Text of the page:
Ricardo himself later questioned whether his equivalence notion would reduce current consumption as he had originally theorized. Were he alive today, he would question how American consumers continue spending, often amassing sizable credit card debt while the federal government runs large budget deficits, since this consumer behavior appears to defy his own equivalence paradigm.
Today’s economists have long attempted to assess the validity of Ricardian equivalence with little consensus. Harvard macroeconomist Robert Barro has defended the notion, but no one has uncovered a demonstrable relationship between deficit spending and consumer saving rates. Still, the relationship appears intuitively appealing.
Why Equivalence May Not Work as Ricardo Theorized
One can imagine several possible explanations for consumers’ continued spending in the face of unprecedented federal spending:
- Perhaps American consumers judge that they still have sufficient savings from the three large tranches of pandemic-related “stimulus” payments that totaled over $850 billion in 2020 and 2021.
- Or perhaps Americans simply don’t believe that the federal debt can or will ever be repaid, or that it is even a significant matter, especially since they don’t observe political leadership expressing concern about the outstanding debt or the unfunded liabilities of the Social Security and Medicare trust funds.
- Or perhaps consumers are influenced by the recent modern monetary theory, which asserts that sovereign governments with their own sovereign currencies can spend with impunity because they can always print more of their own currency to repay the debt.
- Or perhaps it’s because there are today no constraints on consumer spending, either cultural or government imposed. At nearly 100 percent of current gross domestic product, today’s federal debt is the highest proportionate level since the end of World War II. But during that war, the nation imposed consumer rationing in order to keep inflation under control and to reserve sufficient supply for the war effort. Consumers were encouraged to be patriotic, save money, and buy war bonds. Today there are no constraints on consumer spending, and gross domestic product continues to consist of about two-thirds of consumption expenditures. If there’s one behavior that Americans are good at, it’s consuming stuff. Not for nothing do we speak of “Shop ‘til you drop.”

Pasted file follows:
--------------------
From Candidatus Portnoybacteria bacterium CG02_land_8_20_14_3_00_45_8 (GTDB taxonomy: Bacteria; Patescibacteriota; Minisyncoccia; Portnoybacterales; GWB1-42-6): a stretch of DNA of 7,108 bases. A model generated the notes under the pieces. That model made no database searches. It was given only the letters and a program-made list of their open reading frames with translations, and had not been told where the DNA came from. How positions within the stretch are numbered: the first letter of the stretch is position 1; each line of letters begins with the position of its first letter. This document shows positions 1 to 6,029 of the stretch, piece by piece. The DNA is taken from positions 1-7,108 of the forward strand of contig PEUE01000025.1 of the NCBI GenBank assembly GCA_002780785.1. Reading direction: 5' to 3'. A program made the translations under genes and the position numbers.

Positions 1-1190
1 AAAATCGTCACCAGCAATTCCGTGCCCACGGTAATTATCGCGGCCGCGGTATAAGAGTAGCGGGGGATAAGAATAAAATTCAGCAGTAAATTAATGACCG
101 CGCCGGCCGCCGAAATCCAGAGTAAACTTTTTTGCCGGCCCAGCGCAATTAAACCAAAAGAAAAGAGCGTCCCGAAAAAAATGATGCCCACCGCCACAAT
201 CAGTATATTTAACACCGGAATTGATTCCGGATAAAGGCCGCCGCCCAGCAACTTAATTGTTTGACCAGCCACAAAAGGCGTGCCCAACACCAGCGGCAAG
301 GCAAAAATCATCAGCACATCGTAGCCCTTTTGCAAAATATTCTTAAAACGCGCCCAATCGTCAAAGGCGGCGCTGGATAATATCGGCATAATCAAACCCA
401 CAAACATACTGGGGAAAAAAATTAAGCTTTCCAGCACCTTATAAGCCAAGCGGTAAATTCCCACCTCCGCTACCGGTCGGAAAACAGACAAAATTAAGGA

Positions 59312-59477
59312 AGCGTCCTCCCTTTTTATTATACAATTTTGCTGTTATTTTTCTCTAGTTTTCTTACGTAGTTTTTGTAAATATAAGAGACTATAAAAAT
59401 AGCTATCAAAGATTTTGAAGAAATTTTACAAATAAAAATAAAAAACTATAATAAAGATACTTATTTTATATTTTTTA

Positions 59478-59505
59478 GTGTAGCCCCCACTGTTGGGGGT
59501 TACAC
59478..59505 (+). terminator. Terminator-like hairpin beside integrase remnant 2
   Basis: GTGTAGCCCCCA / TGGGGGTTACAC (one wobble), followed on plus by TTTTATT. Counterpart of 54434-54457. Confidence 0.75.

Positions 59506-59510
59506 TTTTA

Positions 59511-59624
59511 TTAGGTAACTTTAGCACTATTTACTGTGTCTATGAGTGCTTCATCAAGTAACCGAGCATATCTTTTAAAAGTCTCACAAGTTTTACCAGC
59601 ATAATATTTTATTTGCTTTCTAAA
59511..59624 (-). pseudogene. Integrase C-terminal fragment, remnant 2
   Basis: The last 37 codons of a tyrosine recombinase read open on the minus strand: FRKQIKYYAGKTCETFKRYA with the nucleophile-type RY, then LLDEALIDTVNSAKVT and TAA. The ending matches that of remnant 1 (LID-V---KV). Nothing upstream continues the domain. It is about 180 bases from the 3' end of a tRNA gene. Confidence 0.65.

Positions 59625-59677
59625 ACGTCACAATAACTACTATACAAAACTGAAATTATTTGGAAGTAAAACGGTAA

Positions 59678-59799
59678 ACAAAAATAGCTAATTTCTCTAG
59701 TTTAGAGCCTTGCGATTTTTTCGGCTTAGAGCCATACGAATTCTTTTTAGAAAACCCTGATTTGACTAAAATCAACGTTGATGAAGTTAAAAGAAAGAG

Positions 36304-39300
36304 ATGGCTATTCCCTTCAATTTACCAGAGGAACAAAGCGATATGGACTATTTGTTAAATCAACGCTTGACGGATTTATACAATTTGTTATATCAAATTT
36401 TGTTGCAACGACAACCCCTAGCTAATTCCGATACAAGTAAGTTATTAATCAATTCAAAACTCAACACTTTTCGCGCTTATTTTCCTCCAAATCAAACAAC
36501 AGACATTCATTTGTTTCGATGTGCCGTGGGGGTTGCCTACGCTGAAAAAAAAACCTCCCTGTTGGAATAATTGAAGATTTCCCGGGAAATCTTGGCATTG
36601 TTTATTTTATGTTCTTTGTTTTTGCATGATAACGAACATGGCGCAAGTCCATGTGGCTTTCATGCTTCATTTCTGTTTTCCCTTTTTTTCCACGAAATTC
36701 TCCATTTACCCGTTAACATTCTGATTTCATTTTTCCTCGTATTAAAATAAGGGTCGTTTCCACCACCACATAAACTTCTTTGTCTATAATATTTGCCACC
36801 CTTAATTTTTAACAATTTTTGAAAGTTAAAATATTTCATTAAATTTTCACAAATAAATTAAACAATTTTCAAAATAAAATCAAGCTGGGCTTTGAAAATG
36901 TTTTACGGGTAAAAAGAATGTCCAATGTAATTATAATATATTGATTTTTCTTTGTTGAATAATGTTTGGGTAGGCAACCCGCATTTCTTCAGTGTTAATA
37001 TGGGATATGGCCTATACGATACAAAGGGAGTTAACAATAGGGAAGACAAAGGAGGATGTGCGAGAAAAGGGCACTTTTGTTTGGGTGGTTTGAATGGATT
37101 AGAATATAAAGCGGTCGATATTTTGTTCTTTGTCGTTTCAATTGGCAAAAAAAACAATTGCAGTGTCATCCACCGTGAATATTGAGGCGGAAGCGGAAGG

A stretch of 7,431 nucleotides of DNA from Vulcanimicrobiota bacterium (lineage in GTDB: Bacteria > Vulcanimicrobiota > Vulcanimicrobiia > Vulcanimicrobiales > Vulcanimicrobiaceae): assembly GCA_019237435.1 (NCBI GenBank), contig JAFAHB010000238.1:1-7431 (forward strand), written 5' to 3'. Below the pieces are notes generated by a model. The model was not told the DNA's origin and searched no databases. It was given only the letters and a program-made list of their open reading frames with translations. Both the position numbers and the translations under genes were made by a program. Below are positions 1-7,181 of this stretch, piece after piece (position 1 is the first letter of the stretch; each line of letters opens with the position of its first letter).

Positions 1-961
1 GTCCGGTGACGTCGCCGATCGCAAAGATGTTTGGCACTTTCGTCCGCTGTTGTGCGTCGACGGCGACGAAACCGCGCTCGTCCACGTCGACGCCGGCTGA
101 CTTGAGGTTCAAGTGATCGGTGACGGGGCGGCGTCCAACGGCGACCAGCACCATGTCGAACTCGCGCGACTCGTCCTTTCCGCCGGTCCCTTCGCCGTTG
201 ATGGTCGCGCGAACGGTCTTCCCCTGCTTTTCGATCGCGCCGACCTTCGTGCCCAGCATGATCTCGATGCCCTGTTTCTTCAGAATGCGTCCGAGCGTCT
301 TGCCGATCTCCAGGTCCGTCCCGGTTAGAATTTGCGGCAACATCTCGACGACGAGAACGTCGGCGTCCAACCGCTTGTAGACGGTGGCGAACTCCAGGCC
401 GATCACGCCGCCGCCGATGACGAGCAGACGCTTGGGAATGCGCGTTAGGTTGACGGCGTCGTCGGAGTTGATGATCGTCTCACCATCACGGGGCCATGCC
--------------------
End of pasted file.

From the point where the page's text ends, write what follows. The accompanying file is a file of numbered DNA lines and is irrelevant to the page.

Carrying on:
- Or perhaps it’s because Americans simply don’t fully comprehend the extent to which their federal government is in hock (now $34 trillion), how quickly the debt has accumulated in the last several years (from $6 trillion in 2000, $13 trillion in 2010, and $22 trillion in 2019), and how much interest they pay on this debt (now nearly $1 trillion annually).
What Might Enhance the Possibility of Ricardian Equivalence
There are indications that Ricardian equivalence could naturally help us with our fiscal predicament:
- Evidence that Americans are actively increasing their saving rates and paying down debt such as revolving credit.
- Evidence that Americans understand that entitlement programs such as Social Security, Medicare, and Medicaid comprise two-thirds of federal spending. Entitlements do not require annual congressional appropriations, whereas discretionary spending must originate in Congress. Many Americans are under the mistaken impression that defense spending is larger than entitlement spending, whereas defense comprises only about 16 percent of total federal spending.
- Evidence that Americans are making retirement and estate plans that include sufficient funds for them and their heirs to pay annual interest on outstanding federal debt, interest that currently runs as high as $1 trillion annually and is projected to increase over time.
Economists of the eighteenth century may offer us concepts relevant to today’s economic problems. Ricardian equivalence may help us understand and deal with our current fiscal predicament. Yet conditions are different from the assumptions in Ricardo’s original work, and the principle may not readily apply to the current predicament.
Smith and Ricardo would have assumed that consumers would instinctively react to and accommodate excess governmental spending by reducing their own personal spending. Neither man would have suggested a governmental budget commission to deal with federal deficits and debt. Nor could they have ever foreseen the inability of the US Congress and executive branch to negotiate and compromise to address our nation’s fiscal predicament.